Instead of yelling or speaking to a baby in a harsh tone, physically go over to the child and show them what you would like them to do differently, using a calm tone.  For example, if a child is trying to climb onto a table, instead of yelling across the room, “stop, get down!” try going over to the child, and saying calmly, while helping them lower to the ground “our feet stay on the floor.”  Then you may want to redirect them to a different climbing activity that is safe.  When we change our tone of voice and avoid yelling, the babies in our care will feel more confident and comfortable exploring, and they will learn what is safe to do and what is not safe to do.  They will build a trusting and respectful relationship with you, not a relationship based around fear and uncertainty.
  5. Observation.  Before responding to an infants cries, whines or noises, take a moment to observe.  You may hear a baby crying or whining and go to pick them up…STOP! Take a minute to watch the baby, what are they trying to tell you?  Are they crying and reaching for a toy?  Are they whining and pointing at another child?  Once you have observed and taken the time to understand what baby is communicating, then you can respond appropriately.  When we take the time to learn what baby is trying to communicate, we respond more appropriately, helping build a trusting and respectful relationship.  Baby learns that they can trust you to truly listen and respond.  They will learn that when they have a problem or need help they can count on you to respond appropriately.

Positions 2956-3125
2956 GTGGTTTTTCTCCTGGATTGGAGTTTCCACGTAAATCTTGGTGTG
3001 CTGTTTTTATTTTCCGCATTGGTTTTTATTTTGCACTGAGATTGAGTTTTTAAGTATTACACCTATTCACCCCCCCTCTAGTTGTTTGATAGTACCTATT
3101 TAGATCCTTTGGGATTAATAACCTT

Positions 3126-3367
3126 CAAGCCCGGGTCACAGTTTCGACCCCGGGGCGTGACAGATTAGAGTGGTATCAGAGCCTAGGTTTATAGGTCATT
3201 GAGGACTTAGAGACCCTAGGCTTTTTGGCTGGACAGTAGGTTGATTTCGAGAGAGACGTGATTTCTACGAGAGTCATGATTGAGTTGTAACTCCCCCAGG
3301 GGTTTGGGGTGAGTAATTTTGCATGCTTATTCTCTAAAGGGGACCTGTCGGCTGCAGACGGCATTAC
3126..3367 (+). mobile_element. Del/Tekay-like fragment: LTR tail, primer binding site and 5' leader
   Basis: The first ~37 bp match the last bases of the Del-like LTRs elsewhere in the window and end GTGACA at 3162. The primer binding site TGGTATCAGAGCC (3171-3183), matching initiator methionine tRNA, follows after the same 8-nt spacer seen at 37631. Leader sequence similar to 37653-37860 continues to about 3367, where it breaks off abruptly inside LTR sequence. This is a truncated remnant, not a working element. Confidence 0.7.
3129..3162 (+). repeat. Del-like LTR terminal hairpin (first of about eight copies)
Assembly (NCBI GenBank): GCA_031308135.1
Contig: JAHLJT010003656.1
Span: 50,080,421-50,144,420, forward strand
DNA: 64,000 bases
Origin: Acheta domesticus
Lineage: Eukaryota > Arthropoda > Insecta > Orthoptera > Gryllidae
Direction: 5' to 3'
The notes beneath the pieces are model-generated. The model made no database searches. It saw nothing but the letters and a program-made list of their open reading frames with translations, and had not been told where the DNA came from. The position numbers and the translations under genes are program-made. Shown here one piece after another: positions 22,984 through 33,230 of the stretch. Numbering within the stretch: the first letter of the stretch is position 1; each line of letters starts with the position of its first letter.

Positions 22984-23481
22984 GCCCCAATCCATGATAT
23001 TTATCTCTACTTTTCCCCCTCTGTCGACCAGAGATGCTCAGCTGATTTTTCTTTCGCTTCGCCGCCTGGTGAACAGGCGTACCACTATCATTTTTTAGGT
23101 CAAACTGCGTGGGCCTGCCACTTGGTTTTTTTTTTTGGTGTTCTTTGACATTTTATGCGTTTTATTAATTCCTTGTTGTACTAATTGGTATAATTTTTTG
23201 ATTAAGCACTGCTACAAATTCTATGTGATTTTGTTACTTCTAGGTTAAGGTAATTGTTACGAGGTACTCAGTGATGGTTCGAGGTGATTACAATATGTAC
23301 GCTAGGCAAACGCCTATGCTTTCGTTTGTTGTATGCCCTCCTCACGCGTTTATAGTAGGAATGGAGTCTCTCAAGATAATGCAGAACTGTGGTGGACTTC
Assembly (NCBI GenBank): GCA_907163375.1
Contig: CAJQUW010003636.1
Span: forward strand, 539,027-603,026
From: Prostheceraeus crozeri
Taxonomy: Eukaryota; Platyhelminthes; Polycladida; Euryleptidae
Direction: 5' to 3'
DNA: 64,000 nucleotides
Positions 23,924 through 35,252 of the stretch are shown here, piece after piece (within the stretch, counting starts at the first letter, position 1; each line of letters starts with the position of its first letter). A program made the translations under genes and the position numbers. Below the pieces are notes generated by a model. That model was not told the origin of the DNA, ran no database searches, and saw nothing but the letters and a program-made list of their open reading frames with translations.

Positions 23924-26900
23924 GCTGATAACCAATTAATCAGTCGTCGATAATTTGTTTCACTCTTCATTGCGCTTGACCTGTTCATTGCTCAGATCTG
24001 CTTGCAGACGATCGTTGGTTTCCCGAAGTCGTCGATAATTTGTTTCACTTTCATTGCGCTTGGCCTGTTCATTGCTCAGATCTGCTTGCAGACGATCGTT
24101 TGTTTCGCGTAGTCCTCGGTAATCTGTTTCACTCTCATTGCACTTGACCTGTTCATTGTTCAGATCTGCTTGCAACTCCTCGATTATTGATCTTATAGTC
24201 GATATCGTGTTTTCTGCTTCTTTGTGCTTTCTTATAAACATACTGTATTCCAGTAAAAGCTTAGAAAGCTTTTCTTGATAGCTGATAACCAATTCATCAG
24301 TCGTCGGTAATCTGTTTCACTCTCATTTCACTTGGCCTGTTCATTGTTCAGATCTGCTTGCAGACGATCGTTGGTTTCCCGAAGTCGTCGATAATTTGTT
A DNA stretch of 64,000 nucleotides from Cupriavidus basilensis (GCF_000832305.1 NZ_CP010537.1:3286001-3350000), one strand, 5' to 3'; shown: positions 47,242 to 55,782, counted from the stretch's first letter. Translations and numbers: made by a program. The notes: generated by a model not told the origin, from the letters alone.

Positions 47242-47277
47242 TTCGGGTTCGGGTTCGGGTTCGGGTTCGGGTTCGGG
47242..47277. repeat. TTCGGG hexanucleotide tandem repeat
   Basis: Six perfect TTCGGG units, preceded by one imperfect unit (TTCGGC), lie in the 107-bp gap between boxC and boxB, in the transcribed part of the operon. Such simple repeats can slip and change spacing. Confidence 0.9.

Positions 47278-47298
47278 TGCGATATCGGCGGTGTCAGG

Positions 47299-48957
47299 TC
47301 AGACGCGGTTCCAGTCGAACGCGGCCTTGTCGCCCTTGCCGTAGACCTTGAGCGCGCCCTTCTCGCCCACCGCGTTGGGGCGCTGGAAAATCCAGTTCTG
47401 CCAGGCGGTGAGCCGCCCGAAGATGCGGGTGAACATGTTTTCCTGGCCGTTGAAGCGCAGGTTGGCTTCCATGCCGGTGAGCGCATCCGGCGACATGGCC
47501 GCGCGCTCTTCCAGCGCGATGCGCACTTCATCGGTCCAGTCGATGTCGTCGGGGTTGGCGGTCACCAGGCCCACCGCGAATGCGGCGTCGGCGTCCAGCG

There are many ways to incorporate effective and respectful communication into your daily work with infants.  I hope this post has given you  some helpful tips and provided you with some thought provoking information.  I will go into more detail on how to communicate effectively with infants during care tasks in an upcoming post.  In the meantime, if you have any questions or would like to share some of your own thoughts, ideas and information on this topic, please leave a comment below or get in touch!
It takes a village to raise a child and we are all in this together ♥